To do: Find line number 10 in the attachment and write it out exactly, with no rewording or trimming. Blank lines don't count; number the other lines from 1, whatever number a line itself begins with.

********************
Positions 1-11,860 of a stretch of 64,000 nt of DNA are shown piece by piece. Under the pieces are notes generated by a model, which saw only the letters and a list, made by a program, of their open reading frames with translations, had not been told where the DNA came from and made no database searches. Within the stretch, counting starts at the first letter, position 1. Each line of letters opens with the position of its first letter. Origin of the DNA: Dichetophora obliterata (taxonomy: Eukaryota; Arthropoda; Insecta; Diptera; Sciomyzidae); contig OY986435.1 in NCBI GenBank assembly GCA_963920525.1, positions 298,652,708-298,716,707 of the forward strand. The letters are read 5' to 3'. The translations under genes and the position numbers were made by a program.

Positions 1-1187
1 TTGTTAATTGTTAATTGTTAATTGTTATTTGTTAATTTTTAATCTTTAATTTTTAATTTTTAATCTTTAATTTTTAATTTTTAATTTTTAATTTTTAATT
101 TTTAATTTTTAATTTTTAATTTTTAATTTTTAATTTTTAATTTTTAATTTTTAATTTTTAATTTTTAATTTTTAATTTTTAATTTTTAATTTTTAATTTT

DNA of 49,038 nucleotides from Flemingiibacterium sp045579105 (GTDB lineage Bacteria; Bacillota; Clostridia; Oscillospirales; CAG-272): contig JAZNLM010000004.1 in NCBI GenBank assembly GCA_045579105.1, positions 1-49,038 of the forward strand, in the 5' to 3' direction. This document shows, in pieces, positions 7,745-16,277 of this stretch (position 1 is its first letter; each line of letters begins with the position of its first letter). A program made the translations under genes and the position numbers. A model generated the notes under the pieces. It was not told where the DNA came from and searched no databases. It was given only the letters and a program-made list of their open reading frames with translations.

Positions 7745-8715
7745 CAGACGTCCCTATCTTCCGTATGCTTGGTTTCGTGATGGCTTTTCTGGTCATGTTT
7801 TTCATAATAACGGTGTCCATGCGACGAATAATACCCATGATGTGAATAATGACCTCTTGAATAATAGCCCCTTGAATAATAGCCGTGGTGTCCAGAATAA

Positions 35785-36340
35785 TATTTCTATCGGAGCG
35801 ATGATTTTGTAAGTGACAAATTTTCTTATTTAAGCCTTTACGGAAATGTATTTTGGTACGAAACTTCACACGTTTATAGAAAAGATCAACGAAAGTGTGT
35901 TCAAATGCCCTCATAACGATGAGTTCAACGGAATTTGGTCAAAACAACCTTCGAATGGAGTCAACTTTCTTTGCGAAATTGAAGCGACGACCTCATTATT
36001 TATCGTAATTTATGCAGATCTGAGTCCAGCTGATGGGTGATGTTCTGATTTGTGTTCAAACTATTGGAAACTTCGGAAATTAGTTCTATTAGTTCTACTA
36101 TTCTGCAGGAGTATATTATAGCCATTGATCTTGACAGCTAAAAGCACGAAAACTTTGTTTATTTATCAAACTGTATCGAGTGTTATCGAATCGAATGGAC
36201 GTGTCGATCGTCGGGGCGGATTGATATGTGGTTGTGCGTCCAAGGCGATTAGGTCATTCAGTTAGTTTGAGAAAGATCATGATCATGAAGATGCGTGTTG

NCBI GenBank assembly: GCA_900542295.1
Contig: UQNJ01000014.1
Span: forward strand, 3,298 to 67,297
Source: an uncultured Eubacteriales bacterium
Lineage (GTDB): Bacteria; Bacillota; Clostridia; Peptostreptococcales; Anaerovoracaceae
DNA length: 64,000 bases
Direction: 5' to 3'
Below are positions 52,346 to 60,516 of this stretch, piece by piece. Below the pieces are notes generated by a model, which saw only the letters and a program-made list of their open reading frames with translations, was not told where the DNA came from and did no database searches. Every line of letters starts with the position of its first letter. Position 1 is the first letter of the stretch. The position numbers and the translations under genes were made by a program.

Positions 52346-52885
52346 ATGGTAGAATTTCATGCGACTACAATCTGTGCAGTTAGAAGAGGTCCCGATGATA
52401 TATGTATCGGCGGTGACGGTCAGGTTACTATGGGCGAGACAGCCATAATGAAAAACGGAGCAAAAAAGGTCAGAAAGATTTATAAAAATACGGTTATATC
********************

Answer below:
35785 TATTTCTATCGGAGCG